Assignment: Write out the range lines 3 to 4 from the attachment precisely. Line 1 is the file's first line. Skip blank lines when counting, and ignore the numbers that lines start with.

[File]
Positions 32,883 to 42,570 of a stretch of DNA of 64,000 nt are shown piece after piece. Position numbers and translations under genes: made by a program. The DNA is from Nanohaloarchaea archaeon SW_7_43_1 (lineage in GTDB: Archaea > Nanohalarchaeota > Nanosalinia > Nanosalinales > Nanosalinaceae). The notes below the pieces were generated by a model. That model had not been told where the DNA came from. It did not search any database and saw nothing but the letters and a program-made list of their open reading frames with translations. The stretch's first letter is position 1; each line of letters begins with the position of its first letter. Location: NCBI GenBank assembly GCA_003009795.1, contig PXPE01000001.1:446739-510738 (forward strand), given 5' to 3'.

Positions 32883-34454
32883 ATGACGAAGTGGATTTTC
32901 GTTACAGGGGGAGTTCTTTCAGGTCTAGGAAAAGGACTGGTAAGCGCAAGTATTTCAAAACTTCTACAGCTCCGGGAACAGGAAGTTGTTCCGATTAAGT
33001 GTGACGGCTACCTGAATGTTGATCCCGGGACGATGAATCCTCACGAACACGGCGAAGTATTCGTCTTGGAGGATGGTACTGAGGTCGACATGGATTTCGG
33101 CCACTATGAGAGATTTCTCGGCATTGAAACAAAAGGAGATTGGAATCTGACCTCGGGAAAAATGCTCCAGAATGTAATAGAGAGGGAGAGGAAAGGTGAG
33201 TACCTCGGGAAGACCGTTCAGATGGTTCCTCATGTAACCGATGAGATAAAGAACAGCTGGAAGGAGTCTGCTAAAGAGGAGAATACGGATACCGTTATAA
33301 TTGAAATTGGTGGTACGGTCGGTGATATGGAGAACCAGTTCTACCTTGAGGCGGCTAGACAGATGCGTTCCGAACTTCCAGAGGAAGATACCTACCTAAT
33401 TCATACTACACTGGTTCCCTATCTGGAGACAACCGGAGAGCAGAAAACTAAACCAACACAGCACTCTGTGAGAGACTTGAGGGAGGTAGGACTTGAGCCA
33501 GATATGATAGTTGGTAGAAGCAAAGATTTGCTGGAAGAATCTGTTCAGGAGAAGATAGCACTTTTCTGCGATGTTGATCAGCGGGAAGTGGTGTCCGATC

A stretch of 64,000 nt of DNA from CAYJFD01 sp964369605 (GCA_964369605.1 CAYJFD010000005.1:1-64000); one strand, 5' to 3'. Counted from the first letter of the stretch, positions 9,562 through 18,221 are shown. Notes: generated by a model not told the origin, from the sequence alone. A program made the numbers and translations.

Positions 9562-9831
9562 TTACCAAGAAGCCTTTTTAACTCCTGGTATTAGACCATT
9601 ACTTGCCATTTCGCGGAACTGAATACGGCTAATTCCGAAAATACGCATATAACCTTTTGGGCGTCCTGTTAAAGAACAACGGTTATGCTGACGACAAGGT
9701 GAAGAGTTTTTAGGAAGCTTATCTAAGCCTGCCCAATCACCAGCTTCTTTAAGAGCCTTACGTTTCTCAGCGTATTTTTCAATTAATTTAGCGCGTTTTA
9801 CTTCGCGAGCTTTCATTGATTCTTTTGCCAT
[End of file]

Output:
32883 ATGACGAAGTGGATTTTC
32901 GTTACAGGGGGAGTTCTTTCAGGTCTAGGAAAAGGACTGGTAAGCGCAAGTATTTCAAAACTTCTACAGCTCCGGGAACAGGAAGTTGTTCCGATTAAGT